Because we were heading due north yesterday, we started with the sun blasting Roo from the east on the passenger side and then me as it transited over the top and descended on mine. When the road is radiating as much heat as it was, no amount of air conditioning can keep a cold-blooded hothead like Roo cool, and between her misery and my own, by the end of the day I was making wild promises to give her something to look forward to.
“Look at poor, poor little Chiggi — the most miserable bear in the world,” I said. And she was, panting and unable to find a comfortable position. Every time I urged her to get in the shade in the back seat, it made her harrumph with annoyance. Didn’t I know the first thing about road dogs? Did she look like the kind of unprincipled dog who would abandon the traditional shotgun position just like that? All she was willing to try to improve things was to crawl around into different positions, but that only added frustration to getting broiled.
“Tell you what, Bearface,” I said. “Pretty soon we’re going to find a tadmouse pond, and when we do you can hunt them for as long as you like. I won’t drag you out of there. I won’t say a word.”
Roo gave me a look I had seen before. It said, “Blah-blah-blah. Sure.”
”I don’t blame you, Chig. But you’ll see.”
Winding up in a south Iowa cracker camp didn’t do much to dispel her mistrust in me. By the time we went for a walk, it was almost dark and the hot air was dense with humidity. Mosquitos and deer flies were buzzing around like chainsaws with wings. And when Roo finally spotted a small tongue of a lake I wouldn’t even let her go in. The water was soup-green with algae that for all I knew could have poisoned her and in that humidity she would never have dried out and then the pitiable air conditioner in the camper would have been no match for how clammy it would have become as the fungal water slowly leached from her. Plus, it would be too dark outside for her to stand still to be hosed off and dried — she would be too frightened by then and we would both be chewed to the consistency of wet toilet paper by the bugs. Even in a quiet place Roo doesn’t trust the night and keeps lobbying to be let into the camper. With a pack of drunk crackers crushing their Bud Light cans and throwing them against the steel fire ring, with their screaming kids and barking dogs all making a racket, she would be especially anxious to get inside.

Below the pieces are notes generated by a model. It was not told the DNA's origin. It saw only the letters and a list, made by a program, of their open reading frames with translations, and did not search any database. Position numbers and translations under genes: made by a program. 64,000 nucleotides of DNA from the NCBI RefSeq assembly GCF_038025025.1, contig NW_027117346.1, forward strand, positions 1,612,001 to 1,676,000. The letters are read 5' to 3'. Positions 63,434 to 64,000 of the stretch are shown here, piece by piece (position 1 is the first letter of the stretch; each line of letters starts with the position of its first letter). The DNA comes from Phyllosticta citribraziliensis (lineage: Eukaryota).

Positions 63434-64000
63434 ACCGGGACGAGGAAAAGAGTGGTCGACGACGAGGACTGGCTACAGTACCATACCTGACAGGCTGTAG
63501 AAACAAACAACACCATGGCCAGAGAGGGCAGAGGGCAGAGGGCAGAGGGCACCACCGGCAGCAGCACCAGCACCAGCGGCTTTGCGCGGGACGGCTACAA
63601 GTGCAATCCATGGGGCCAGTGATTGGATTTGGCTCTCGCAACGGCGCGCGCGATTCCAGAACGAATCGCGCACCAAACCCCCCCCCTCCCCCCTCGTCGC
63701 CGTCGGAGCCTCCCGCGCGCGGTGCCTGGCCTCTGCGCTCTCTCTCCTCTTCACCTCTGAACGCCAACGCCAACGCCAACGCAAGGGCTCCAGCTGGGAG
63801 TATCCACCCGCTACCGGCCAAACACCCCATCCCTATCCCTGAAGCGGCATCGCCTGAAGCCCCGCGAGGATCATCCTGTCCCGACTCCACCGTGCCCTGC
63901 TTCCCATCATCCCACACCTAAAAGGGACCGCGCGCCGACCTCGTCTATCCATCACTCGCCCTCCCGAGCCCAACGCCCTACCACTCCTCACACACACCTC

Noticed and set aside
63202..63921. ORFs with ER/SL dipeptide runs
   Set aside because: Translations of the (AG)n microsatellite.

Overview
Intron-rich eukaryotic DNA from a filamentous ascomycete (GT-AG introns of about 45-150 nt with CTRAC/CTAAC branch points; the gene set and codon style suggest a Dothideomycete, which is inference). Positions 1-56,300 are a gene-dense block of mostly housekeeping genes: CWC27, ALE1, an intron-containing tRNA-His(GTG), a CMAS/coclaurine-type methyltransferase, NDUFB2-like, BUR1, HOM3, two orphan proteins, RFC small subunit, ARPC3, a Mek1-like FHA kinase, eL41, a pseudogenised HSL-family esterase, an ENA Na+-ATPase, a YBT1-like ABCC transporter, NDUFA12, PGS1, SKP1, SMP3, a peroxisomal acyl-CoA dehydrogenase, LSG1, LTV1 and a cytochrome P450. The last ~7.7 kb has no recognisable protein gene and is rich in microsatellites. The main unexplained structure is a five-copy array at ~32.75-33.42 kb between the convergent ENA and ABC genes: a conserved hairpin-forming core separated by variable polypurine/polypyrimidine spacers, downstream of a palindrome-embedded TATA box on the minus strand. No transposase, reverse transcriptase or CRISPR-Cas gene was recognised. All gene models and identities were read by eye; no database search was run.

When you only plan on overnighting someplace in a camper, you don’t unhook it from the truck or unpack anything but the essentials. We were positioned to get moving quickly in the morning. Still, worrying about a few things kept me up until 3:30, and when I got up at 8, every muscle in my body was so sore that I began to wonder if it was possible that one of the dozen ticks I had pulled off myself could have been to blame. The idea of another long drive was murder. Still, we were going to have to do it, mostly because this is a cash or check-only campground and I wrote my last check to it last night because I didn’t have $15 in cash. It was slow going, though, and I wasn’t ready until 9, when a couple of Aleve and Tylenols washed down with strong coffee began to take the edge off.
I took Roo for a walk in the direction of a boat ramp we passed on the way in last night. It was a long walk, most of it downhill, which meant the longer it went on the worse the uphill return would be. I was never so glad for a $10 purchase as I was for the hardware store straw hat I bought in Oklahoma.
When we made it to the boat ramp around 10, lo and behold if there weren’t some damn tadmouses in the water, which in this part of the lake was clear and clean.
“Well, well, well, Rooklo,” I said. “What did I tell you? Tadmouses!”
That perked her up. I sicced her on ‘em.
The best thing about this boat ramp is that there’s a bench right here under a shade tree. It’s a good thing, because as I type this on the phone, it’s 1:43 PM and without that bench to sit on I don’t know that I would have been up to keeping the tadmouse promise to Roo.
If I have enough laundry quarters left over to pay another night’s rent, Roo will get another shot or two at the tadmouses. She’s too hard a dog to credit me with those as additional promises, but I’m still willing. If I don’t have them we’ll have to move on or risk some kind of trouble with the authorities.
At least I kept the promise of the day before. And with at least another 500 miles to go to try to get out of the worst of this heat, and probably more like 1200 (because it may turn out that the only hope for getting out of the heat will be another trek into the higher Rockies of Montana or Idaho — and I won’t pretend I don’t dread that idea more than being hung outright — where we can camp for free at altitudes high enough to cool down without the air conditioning that needs the electricity you have to pay for at any campground), which will mean heading west across the Dakotas and then the desert of east Montana, tomorrow she won’t be allowed to hunt the in-any-event uncatchable tadmouse for more than a few minutes.
But at least today she’s got three solid hours of tadmouse hunting under her belt. Maybe she’ll think a little more highly of me for that, if nothing else.